Sicily is world-renowned for its sweets and as the island’s second city, it goes without saying that Catania has some fantastic cafes and patisseries serving them. Below I review four of the most famous ones and suggest the best things to eat and drink in them. You’ll find everywhere mentioned on my map.
The two most famous cafes are handily located right next door to each other. I rented an AirBnB nearby just so I could take breakfast at one or the other every day of my stay.
Savia (Advanced A), 300/302/304 Via Etnea, on the corner with Via Umberto I, www.savia.it
The classic summer breakfast in Sicily is “a granita câ brioscia” (granita and brioche) and Savia has been making it since 1897.
Granita is made from a mixture of water, sugar, and fruit that’s continuously stirred while it’s being frozen to give it a grainy texture. I went for the Pistacchio flavour because of Catania’s proximity to Bronte, the small village near Etna where the best pistachios come from and it was really excellent (A). The fluffy brioche was also lighter than any others I tried (A). Sicilian brioscia are made with a leavened egg-based dough and flavored with vanilla or citrus. The shape is similar to a hair bun and Catanians fight each other for the best bit which is the small knob on the top, or the “tuppu” as it’s known. The brioche is served warm, along with the granita for dipping into.
Sicily is of course also famous for Gelato, a milk and sugar-based dessert that differs from ice cream in that it has a higher milk content and has less air and fat, making it denser and richer in flavour. I did some considerable research to find the best gelateria selling the best flavour and narrowed it down to the classic Gianduia (chocolate hazelnut) sold at Savia. It remains to this day the best gelato I’ve ever tasted (A+).
Their coffee (also a vital breakfast constituent at any time of year) is great too (A).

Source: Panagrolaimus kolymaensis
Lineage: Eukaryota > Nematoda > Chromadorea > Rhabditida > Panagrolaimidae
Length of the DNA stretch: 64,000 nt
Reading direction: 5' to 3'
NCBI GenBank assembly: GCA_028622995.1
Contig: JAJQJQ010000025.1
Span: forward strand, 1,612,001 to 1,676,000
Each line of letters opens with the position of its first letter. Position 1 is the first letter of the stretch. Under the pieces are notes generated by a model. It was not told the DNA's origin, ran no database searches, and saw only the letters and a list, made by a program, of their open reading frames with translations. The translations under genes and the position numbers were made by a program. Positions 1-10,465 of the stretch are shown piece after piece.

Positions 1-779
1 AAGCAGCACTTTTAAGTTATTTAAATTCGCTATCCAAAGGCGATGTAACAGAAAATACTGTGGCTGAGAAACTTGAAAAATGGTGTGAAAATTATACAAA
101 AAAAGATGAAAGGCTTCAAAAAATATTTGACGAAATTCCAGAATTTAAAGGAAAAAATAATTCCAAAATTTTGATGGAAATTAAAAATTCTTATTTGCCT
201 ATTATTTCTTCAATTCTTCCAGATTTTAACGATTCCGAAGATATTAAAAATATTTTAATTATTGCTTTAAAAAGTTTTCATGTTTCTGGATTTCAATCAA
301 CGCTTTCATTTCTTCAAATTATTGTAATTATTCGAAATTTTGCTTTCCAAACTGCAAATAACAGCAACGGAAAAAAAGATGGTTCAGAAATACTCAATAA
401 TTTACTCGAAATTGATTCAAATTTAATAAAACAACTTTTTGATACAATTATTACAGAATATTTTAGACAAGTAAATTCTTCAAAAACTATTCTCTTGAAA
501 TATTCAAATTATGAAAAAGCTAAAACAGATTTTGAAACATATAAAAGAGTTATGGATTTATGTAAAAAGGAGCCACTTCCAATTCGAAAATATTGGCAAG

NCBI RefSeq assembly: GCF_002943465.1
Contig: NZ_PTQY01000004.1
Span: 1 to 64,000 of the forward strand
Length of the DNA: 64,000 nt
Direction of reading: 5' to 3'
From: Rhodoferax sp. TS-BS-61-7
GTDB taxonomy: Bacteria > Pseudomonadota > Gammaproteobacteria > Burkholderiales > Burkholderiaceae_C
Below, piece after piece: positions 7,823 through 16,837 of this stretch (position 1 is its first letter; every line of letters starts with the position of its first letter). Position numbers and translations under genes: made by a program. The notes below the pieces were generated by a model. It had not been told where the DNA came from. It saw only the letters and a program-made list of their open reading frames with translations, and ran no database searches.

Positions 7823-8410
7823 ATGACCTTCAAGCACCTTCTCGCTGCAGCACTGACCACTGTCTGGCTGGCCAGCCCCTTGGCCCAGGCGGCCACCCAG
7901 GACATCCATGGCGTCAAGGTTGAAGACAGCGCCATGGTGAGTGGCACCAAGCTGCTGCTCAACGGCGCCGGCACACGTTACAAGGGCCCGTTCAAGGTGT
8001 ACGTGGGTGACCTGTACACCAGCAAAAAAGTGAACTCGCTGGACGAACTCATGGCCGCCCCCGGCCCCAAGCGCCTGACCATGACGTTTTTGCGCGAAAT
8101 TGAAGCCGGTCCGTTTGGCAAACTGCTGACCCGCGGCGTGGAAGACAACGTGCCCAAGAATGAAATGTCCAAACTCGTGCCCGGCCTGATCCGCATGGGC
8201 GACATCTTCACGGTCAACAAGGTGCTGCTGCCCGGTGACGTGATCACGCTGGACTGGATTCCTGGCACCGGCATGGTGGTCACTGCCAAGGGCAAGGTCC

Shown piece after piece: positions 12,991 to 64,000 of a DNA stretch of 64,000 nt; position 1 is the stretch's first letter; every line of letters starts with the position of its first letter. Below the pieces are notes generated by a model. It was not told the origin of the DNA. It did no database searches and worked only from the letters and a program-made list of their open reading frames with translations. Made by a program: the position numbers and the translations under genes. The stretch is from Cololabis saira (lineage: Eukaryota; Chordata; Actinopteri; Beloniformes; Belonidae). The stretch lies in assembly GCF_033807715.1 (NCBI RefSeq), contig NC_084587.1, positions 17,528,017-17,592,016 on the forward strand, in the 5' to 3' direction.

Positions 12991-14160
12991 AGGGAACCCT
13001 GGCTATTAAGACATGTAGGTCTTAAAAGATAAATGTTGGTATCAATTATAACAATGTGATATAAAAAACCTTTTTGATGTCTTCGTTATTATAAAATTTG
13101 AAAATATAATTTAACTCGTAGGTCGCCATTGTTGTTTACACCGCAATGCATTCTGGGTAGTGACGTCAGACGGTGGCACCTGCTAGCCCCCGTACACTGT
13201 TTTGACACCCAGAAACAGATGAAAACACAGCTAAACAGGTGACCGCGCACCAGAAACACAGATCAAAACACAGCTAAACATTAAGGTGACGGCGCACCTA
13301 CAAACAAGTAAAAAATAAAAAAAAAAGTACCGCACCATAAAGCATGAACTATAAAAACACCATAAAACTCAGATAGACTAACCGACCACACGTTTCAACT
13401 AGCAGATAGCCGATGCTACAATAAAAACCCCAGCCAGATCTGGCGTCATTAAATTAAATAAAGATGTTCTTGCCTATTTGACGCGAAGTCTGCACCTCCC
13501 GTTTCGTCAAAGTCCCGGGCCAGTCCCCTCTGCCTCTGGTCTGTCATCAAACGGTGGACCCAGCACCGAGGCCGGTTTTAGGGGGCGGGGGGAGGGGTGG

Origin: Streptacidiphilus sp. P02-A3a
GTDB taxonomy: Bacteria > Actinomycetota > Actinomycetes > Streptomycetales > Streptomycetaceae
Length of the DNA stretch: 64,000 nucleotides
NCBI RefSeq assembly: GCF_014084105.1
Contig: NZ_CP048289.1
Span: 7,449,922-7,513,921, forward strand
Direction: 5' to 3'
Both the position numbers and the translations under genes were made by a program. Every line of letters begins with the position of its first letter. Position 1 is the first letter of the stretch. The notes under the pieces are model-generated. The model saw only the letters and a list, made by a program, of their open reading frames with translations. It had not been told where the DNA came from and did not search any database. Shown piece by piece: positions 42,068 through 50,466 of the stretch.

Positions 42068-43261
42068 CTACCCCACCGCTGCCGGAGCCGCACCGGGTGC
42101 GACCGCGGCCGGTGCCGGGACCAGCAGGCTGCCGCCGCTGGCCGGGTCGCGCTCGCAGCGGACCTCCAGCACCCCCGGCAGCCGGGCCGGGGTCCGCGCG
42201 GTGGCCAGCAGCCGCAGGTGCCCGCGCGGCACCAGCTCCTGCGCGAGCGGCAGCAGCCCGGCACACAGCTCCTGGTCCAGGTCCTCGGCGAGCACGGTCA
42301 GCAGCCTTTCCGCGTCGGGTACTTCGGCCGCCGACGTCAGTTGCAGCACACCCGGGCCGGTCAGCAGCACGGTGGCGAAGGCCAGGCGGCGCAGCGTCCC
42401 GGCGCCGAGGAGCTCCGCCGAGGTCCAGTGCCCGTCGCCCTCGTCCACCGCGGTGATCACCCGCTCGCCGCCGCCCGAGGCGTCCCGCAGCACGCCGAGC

Spinella (Advanced A), 292 Via Etnea, www.pasticceriaspinella.it
This is probably Catania’s most famous café and pasticceria, an institution since 1936. They do make excellent sweets and coffee although for me their rival next door edges them on both.
However I think Spinella is probably better for savoury items. I’ve already recommended their Arancina con Ragu (A) in my previous post on street food, but I also liked their Cipollina, a flaky baked pastry containing tomato, cheese and onions (B+).
That said they are also famous for their Frutta Martorana, traditional marzipan sweets shaped like fruit and vegetables.
And down in the old town…
Nonna Vincenza (Intermediate A), 7 Piazza San Placido, www.dolcinonnavincenza.it
As the name suggests this is a very traditional cake shop. It’s just around the corner from Palazzo Biscari (one of the top sights I mention in my coming post on Baroque Architecture in Catania).
There are many sweet things to try.
The Cannolis (Sicily’s most famous sweet) look like a particularly good option.
The filling is sponge cake soaked in rosolio (rose petal liqueur) and stuffed with ricotta (sheep’s milk cheese), chocolate drops and candied fruit. Then they’re covered in white icing and finished with a candied cherry on top.
The story behind them is quite shocking so skip this paragraph if you don’t want to know! Saint Agatha was a local Catanian girl who became a Christian martyr and patron saint of Catania. The manner of her death was particularly gruesome as she was tortured by having her breasts cut off with pincers. The minne are made as a representation of her sacrifice for the festival held in her honour every February.
I continued my obsession with spherical cakes on the other side of town…
Caffè Europa (Advanced A), 302 Corso Italia, www.caffeuropa.it
Bit of a trek this one (to the new part of town over by the port) but totally worth it if you’re sweet of tooth. Their cake display is simply flabbergasting. My video here.
Their coffee, almond granita and brioche are all top notch too (A).
Just to reiterate, anything that features pistachios from Bronte is going to be killer and of course this was no exception (A).
As you can imagine you’d need at least a year to work through all the Sicilian sweets, many of which are seasonal, but I hope you can see I gave it my best shot!
Rest assured there will be more sweet stuff to come, in my coming posts on Messina and Reggio Calabria, but sticking with Catania for now, let’s move on to the restaurants and bars…